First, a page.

Dash board mounted fuel enrichment knob setting

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Model T Ford Forum: Forum 2016: Dash board mounted fuel enrichment knob setting
Top of pagePrevious messageNext messageBottom of page Link to this message  By jeff reissner on Monday, July 11, 2016 - 01:53 pm:

very soon i will be starting and learning how to drive my 21. I know that the dash mounted enrichment setting has been fiddled with alot while its been sitting. Can anyone tell me how many turns back form completely screwed down would be a good setting to start with. As always thank you.


Top of pagePrevious messageNext messageBottom of page Link to this message  By Wendell Gallagher on Monday, July 11, 2016 - 02:04 pm:

I was told to start with one turn and adjust after it starts... once you are driving, find a flat road and maintain a steady pace, then turn the adjustment in until it misses and note the position, then turn the adjustment out until it misses and note the position... your correct mixture will be very close to half way in-between.


Top of pagePrevious messageNext messageBottom of page Link to this message  By Roger Karlsson, southern Sweden on Monday, July 11, 2016 - 02:06 pm:

One turn would probably work for starting. Be gentle when closing it - the needle is easily damaged, but can also be easily fixed if you have a ring shaped damage from bottoming out too hard: https://www.youtube.com/watch?v=uTiStUTU9IE
(Thanks to Steve Jelf for the video :-) )


Top of pagePrevious messageNext messageBottom of page Link to this message  By George n Los Angeles CA on Monday, July 11, 2016 - 02:08 pm:

To start over just turn it clockwise all the way till it stops then back about 1 to 1 and half turns counter clockwise. Once you get it running you readjust when the engine is warm to fine tune.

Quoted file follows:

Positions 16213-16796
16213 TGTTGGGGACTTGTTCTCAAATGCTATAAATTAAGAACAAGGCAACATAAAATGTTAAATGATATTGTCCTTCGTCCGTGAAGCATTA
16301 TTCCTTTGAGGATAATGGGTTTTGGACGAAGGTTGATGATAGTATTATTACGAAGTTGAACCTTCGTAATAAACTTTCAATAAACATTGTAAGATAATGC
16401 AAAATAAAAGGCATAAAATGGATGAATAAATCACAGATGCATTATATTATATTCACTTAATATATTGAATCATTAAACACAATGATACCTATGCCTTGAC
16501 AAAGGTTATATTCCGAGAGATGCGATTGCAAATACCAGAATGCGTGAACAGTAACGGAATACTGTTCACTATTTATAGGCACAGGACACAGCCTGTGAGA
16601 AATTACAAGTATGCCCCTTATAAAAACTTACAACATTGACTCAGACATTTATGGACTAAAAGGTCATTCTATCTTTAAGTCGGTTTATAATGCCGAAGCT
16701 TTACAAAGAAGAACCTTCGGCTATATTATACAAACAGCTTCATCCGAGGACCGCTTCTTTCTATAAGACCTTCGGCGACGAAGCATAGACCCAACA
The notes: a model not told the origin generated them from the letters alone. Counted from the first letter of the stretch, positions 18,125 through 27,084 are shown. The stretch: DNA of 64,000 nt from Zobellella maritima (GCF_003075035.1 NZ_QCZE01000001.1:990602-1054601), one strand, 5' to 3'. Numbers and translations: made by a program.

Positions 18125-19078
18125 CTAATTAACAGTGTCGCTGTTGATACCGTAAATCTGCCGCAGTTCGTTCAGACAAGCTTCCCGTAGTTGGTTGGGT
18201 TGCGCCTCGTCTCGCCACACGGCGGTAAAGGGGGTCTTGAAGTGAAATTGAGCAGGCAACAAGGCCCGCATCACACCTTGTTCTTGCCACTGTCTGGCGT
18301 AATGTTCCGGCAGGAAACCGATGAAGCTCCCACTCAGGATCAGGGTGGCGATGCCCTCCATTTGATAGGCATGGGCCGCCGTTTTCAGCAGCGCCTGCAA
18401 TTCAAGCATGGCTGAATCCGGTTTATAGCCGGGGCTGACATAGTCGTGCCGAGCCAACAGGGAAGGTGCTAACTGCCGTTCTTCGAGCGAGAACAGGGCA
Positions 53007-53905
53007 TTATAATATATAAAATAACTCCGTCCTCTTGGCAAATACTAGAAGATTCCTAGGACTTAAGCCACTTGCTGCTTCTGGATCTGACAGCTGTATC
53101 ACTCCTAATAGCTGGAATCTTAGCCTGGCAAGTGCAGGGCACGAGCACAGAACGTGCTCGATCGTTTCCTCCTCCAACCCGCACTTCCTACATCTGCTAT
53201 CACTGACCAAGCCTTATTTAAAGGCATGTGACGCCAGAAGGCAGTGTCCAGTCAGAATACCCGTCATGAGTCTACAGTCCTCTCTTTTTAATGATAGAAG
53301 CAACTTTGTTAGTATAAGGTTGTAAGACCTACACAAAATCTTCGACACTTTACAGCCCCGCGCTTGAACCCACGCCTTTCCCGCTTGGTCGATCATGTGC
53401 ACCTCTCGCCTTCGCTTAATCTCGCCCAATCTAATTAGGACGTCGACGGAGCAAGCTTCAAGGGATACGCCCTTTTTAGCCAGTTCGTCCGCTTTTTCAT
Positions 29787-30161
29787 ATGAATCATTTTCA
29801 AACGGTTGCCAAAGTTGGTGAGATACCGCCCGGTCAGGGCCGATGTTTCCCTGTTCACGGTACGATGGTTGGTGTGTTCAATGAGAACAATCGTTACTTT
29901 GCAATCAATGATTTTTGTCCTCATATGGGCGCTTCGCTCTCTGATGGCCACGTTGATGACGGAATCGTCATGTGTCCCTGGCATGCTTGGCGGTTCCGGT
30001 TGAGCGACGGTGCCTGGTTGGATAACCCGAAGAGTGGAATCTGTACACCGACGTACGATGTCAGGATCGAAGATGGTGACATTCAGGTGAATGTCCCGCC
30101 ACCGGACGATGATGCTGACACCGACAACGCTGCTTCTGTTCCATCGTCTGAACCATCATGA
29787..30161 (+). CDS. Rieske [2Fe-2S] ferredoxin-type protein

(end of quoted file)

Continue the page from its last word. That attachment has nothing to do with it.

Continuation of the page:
When Martin Vowell and I got called out to help Derrick Pang with his new toy he was haveing starting problems. Found out someone (?) had the knob turned out 4 complete turns. (bit rich eh?) Turned al the way down clockwise and backed it out 1.5 fired right up.
George n L.A.


Top of pagePrevious messageNext messageBottom of page Link to this message  By jeff reissner on Monday, July 11, 2016 - 03:06 pm:

thanks all went out to the garage and checked. it was backed out almost to the point of removal. So I might s well ask is there any other adjustments i should check before the first start?


Top of pagePrevious messageNext messageBottom of page Link to this message  By Roger Karlsson, southern Sweden on Monday, July 11, 2016 - 03:25 pm:

Check so you have fresh oil running out of the lower oil petcock in the crank case at the fly wheel area. Preferably dripping from the top petcock, then you have enough oil. If it doesn't look good, change it. Fill at the front RH corner of the engine. Look inside the timer in the same area - clean it and oil if it's one of the many types that needs oiling.

Check so you have water up to the Ford text in the radiator.

Open the drain under the carburetor with a bowl under. Open the fuel from the tank. Do you have good flow from under the carb for at least a minute? Does the gas look and smell OK?